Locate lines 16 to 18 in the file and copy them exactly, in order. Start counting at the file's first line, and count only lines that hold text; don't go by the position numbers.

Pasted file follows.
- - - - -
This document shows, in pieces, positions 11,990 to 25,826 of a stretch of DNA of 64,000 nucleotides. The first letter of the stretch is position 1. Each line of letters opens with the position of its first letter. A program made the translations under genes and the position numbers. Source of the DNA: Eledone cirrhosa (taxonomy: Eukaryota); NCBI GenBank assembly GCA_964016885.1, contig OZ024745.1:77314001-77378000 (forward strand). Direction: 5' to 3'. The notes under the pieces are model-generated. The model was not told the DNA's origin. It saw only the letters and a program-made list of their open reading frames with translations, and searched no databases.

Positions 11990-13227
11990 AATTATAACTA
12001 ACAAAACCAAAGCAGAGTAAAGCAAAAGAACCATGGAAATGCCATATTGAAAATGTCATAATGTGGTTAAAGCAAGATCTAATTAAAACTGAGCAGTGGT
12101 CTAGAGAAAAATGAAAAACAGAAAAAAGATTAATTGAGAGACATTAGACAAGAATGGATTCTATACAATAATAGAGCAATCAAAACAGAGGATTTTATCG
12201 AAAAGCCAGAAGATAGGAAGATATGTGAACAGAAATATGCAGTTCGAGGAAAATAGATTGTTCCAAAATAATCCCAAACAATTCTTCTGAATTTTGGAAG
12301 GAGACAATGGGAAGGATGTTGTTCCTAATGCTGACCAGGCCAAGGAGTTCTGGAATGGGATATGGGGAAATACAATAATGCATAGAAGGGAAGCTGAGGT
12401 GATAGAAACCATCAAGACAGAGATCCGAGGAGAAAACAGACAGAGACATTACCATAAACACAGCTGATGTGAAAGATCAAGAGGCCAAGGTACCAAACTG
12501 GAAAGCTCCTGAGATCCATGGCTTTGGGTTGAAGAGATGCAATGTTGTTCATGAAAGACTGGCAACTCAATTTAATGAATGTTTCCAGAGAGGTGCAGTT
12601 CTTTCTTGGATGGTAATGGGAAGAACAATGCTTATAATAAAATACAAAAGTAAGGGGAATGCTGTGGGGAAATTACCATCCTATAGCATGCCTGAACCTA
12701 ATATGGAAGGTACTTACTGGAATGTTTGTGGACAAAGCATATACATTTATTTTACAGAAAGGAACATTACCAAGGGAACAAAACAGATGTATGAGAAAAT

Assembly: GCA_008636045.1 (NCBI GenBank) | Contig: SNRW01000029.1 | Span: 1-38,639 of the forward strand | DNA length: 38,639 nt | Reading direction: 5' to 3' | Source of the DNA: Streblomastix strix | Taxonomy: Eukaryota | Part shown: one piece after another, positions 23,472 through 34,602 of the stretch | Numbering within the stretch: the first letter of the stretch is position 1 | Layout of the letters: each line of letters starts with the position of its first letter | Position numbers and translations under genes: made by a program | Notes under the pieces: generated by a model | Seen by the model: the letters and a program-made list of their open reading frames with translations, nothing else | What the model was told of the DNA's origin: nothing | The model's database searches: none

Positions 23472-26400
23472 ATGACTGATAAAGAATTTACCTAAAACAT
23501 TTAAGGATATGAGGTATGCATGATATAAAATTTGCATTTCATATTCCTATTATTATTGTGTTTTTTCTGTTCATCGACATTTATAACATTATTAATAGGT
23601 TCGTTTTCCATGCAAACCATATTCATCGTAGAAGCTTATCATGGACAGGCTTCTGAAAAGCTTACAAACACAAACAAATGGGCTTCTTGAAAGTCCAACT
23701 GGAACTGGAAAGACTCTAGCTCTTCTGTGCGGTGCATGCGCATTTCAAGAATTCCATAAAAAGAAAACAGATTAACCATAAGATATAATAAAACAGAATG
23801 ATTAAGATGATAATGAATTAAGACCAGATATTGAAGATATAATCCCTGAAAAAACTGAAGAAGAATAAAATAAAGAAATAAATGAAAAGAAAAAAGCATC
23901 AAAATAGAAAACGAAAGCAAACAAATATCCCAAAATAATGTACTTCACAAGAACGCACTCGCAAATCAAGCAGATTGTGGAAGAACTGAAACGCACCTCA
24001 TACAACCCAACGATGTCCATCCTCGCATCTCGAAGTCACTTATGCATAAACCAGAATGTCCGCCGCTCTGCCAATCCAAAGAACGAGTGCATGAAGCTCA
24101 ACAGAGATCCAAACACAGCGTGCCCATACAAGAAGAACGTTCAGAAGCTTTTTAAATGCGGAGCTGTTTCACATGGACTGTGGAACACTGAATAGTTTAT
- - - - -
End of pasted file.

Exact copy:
23601 TCGTTTTCCATGCAAACCATATTCATCGTAGAAGCTTATCATGGACAGGCTTCTGAAAAGCTTACAAACACAAACAAATGGGCTTCTTGAAAGTCCAACT
23701 GGAACTGGAAAGACTCTAGCTCTTCTGTGCGGTGCATGCGCATTTCAAGAATTCCATAAAAAGAAAACAGATTAACCATAAGATATAATAAAACAGAATG
23801 ATTAAGATGATAATGAATTAAGACCAGATATTGAAGATATAATCCCTGAAAAAACTGAAGAAGAATAAAATAAAGAAATAAATGAAAAGAAAAAAGCATC